In 1993, however, Charter Bank requested an opinion from Old Intercounty's counsel verifying that Hargrove and Capriotti could pledge the certificate of deposit as collateral for their loan even though it belonged to Old Intercounty. (Pl. 56.1(a)(3) Statement ¶ 92). Old Intercounty's counsel sent Charter Bank a letter stating that Old Intercounty's by-laws allowed it to hypothecate the certificate of deposit for the benefit of Capriotti and Hargrove and that Old Intercounty had taken all the appropriate actions to allow Capriotti and Hargrove to use the certificate of deposit as collateral for their loan. (Def. Charter Bank's 56.1(b)(3)(B) Statement of Additional Facts ¶ 5). In 1996, Capriotti directed Charter Bank to pay off the loan using the $1,000,000 certificate of deposit, which Charter Bank did. (Pl. 56.1(a)(3) Statement Ex. Altenberger DE 17, 19). Despite the fact that Capriotti and Hargrove had used the certificate to pay off the loan, Old Intercounty listed the certificate on its monthly escrow bank reconciliations statements until January 2000. (Pl. 56.1(a)(3) Statement ¶ 99).

  3. Homewood Bank

  In January 1990, Old Intercounty wired $750,000 from an account at American National Bank & Trust Company of Chicago to Homewood Bank. (Pl. 56.1(a)(3) Statement ¶ 101). Later that month, Homewood Bank issued a certificate of deposit in the amount of $750,000 to Old Intercounty. (Pl. 56.1(a)(3) Statement ¶ 102). And Old Intercounty then executed a Power to Hypothecate the certificate, thus allowing it to be pledged as collateral for a loan to Capriotti and Hargrove. (Pl. 56.1(a)(3) Statement ¶ 103). Approximately one month later, Capriotti and Hargrove obtained a personal loan from Homewood Bank for $750,000 and pledged Old Intercounty's certificate of deposit as collateral. (Pl. 56.1(a)(3) Statement ¶ 104-105).

  Shortly after approving the loan, the Bank of Homewood requested, among other things, an opinion from Old Intercounty's counsel "affirming that the pledge of the CD is a valid and binding obligation of Intercounty." (Def. 56.1(a)(3) Statement Ex. 24). Counsel for Old Intercounty, Joseph Planera, wrote the Bank of Homewood in March 1991 and affirmed that "there appears to be no restrictions . . . relative to the specific certificate of deposit, issued in the name of Intercounty Title Company of Illinois . . . as it relates to the hypothecation of the principal sum of . . . $750,000 for a loan to Jack L. Hargrove and Laurence W. Capriotti." (Def. 56.1(a)(3) Statement Ex. 24). Old Intercounty's counsel also supplied the Bank of Homewood with a corporate resolution authorizing it to hypothecate the certificate of deposit. (Def. 56.1(a)(3) Statement Ex. 24).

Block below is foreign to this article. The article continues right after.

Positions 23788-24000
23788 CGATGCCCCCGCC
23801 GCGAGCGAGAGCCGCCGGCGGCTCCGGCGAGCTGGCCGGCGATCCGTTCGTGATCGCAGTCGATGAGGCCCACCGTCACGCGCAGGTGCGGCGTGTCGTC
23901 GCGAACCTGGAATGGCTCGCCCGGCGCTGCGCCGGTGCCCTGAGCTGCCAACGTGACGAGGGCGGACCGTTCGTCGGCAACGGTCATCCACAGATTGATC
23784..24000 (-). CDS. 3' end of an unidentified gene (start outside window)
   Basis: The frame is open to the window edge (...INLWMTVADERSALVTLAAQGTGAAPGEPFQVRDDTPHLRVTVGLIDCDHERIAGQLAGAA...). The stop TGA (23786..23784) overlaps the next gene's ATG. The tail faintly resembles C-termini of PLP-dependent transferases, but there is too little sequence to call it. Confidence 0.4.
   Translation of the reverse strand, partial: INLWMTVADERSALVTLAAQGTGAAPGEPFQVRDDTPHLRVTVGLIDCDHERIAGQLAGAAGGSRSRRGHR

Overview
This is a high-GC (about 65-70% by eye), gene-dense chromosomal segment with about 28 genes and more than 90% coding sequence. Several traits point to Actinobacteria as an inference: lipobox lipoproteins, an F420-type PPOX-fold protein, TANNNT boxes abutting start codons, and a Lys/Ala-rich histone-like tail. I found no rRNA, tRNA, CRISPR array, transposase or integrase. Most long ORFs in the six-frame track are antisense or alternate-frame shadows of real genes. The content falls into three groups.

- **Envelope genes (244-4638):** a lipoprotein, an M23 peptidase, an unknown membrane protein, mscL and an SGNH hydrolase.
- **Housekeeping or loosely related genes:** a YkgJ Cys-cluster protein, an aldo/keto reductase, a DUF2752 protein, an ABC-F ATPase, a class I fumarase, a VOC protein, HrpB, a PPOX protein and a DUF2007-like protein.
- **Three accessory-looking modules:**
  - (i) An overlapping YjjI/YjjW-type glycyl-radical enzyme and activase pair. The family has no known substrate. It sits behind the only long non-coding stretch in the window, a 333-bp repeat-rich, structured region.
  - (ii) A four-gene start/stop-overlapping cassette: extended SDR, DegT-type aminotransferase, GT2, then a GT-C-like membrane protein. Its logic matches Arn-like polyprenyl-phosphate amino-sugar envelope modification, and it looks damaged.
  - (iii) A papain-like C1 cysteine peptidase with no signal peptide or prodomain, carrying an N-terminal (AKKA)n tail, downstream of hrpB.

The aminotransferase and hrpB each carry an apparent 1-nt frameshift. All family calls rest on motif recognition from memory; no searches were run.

In January 1993, when renewing Capriotti's and Hargrove's loan, the Bank requested that Old Intercounty verify in writing that the funds to purchase the certificate of deposit were not escrowed funds. (Def. 56.1(a)(3) Statement Ex. 24). On March 19, 1993, Susan Peloza, Old Intercounty's Secretary, informed the Bank of Homewood that "the certificate of deposit is not escrowed funds, but unrestricted funds of Intercounty Title." (Def. 56.1(a)(3) Statement Ex. 24). In March 1996, Homewood Bank liquidated the certificate of deposit to pay off the $750,000 loan. (Pl. 56.1(a)(3) Statement ¶ 116). Again, despite the liquidation of the certificate, Old Intercounty listed the $750,000 certificate on its escrow bank reconciliations until December 1992. (Pl. 56.1(a)(3) Statement ¶ 120).

  4. Howard Bank

  In February 1990, Old Intercounty purchased a certificate of deposit in the amount of $1,000,000 from Howard Bank. (Pl. 56.1(a)(3) Statement ¶ 122). The check drafted by Old Intercounty to purchase the certificate identified the account from which the funds came as an escrow account. (Pl. 56.1(a)(3) Statement ¶ 123, Ex. Podromos DE 2). At the same time as Old Intercounty purchased the certificate of deposit, Capriotti and Hargrove obtained a $1,000,000 loan from Howard Bank, pledging the Old Intercounty certificate of deposit as collateral. (Pl. 56.1(a)(3) Statement ¶¶ 127-128). Capriotti and Hargrove signed an affidavit in which they averred that the loan from Howard Bank was for business purposes only. (Def. 56.1(b)(3)(B) Statement Ex. 7). Several months after Howard Bank issued the loan, Old Intercounty executed a Power to Hypothecate the certificate ...